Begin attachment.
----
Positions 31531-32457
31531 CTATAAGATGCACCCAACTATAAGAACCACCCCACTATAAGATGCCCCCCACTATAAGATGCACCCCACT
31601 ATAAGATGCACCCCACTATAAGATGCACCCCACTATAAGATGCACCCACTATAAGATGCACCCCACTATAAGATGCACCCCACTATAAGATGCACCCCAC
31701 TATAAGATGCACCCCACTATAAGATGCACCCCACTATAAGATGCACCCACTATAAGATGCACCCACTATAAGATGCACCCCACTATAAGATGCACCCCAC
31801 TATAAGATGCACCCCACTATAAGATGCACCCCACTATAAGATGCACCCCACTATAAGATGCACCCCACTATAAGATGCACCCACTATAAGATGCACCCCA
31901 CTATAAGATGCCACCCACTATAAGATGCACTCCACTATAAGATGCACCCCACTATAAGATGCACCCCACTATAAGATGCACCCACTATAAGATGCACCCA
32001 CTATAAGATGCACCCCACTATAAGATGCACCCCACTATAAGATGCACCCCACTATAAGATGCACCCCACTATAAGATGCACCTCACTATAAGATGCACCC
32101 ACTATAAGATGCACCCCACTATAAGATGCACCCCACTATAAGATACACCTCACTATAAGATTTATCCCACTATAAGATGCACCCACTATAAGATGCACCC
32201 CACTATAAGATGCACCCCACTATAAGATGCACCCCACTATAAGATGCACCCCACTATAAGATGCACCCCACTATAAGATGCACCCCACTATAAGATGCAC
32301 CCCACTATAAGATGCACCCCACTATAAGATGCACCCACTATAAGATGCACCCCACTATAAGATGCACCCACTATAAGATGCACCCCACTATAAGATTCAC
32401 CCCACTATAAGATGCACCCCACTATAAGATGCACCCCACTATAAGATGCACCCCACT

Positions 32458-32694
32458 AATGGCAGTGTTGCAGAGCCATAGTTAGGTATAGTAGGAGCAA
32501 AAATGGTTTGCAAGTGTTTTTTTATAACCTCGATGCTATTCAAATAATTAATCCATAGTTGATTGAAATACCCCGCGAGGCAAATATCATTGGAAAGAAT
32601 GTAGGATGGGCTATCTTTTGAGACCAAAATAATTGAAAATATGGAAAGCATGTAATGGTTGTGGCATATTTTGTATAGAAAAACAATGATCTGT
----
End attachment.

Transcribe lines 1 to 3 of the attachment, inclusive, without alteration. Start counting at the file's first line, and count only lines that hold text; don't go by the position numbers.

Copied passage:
Positions 31531-32457
31531 CTATAAGATGCACCCAACTATAAGAACCACCCCACTATAAGATGCCCCCCACTATAAGATGCACCCCACT
31601 ATAAGATGCACCCCACTATAAGATGCACCCCACTATAAGATGCACCCACTATAAGATGCACCCCACTATAAGATGCACCCCACTATAAGATGCACCCCAC